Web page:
For me of the last few days has been about keeping the story on the queen and getting away from that. But here in New York, so many have asked, what do you think of William and Harry?


BURNETT: But that is very much where the eyes were, Zain. And look at the family behind.

ZAIN ASHER, CNN CORRESPONDENT: One of the biggest challenges for King Charles now is not just presiding over a fractured country but also a very fractured family. You and I both remember Princess Diana's funeral. But these brothers are not as close as they once was.

And their rift is being played out so publicly. Meghan Markle being blamed for a lot of it unfairly.


ASHER: Then Prince Harry is coming out with a book later in the year. And also Prince Andrew, obviously he's been stripped of a lot of his duties but the king now has to be a unifying force in this very divided, fractured family.

BURNETT: What stands out is the difference in what they were wearing. I know that that is very much dictated by tradition, what you wear when you're a working royal. But right there goes to the heart of what Zain just said.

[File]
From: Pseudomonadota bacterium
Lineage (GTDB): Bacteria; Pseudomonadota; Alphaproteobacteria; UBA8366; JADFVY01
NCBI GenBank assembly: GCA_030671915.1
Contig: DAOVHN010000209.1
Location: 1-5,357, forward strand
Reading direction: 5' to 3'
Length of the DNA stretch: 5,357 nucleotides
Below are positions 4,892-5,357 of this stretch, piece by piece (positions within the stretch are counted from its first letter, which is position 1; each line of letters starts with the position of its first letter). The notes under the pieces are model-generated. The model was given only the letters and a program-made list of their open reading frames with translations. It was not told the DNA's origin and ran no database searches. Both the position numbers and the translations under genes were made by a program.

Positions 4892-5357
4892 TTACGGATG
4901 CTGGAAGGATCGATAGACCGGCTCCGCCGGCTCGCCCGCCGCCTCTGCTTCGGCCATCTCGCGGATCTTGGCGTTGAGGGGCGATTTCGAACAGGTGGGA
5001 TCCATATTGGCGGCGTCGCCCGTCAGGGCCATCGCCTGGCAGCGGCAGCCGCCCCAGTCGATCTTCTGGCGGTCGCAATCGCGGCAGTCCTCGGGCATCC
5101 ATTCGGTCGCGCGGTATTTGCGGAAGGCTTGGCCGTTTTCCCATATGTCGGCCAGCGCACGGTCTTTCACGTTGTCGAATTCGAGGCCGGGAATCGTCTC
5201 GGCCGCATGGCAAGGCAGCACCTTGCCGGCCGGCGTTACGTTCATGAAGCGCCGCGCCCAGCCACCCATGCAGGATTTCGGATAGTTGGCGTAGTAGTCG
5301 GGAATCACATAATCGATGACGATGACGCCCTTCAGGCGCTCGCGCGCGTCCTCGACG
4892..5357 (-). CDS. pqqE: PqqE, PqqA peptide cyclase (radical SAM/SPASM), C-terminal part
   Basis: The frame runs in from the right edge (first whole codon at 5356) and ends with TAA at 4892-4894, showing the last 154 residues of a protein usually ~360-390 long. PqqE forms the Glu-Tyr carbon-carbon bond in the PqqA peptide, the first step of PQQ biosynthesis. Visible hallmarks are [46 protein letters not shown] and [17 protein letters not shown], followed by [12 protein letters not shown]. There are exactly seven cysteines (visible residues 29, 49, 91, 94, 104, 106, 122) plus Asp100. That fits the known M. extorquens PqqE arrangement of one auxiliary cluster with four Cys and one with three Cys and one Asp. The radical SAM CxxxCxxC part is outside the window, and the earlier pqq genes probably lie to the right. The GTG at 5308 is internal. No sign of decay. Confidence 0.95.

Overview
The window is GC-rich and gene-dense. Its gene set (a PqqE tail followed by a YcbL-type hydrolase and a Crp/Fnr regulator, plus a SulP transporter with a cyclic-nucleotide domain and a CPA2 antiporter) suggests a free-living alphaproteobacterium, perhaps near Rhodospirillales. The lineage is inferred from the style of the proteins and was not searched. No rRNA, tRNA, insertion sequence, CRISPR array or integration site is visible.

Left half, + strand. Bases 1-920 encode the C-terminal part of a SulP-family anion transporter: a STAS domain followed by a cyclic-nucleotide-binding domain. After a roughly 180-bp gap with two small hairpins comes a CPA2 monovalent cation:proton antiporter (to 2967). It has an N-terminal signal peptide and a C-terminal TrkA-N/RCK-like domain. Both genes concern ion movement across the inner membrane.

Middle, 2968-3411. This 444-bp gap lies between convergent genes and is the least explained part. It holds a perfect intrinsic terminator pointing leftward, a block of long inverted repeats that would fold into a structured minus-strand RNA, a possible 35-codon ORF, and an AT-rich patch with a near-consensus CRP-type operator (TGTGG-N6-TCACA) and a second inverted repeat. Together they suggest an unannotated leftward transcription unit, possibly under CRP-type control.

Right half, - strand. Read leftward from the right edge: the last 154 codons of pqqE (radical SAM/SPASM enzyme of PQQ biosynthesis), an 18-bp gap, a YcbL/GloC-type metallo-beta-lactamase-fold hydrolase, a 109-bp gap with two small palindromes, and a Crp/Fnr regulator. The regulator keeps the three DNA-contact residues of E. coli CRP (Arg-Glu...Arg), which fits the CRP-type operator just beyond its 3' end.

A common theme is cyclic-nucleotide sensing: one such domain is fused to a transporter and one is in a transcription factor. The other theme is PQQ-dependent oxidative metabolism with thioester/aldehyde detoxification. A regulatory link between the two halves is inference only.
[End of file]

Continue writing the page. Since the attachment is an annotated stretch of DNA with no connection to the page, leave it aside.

TRISHA GODDARD, BRITISH TV PRESENTER: The only two who have seen live duty are Prince Andrew and Harry. They're the only two that have been there and done it and they're the only two not in uniform.

Prince Harry put out a statement, saying the fact he wasn't wearing a uniform didn't take away from the fact he had done 10 years in the military. So I don't know; there are rules around that. But it's quite --


BURNETT: There's a chip on the shoulder?

UNIDENTIFIED FEMALE: Well, when you think of Prince Edward actually dropped out. He didn't make it to the end of the course.

UNIDENTIFIED FEMALE: Yet, there he was.


(CROSSTALK) BURNETT: But those are the tangible parts of the rules, the structure around this.

SALLY BEDELL SMITH, AUTHOR: Absolutely. William was there in uniform only because he is an honorary colonel. And Harry used to be. But if you have been an officer in the army or the navy or whatever, you don't wear a uniform.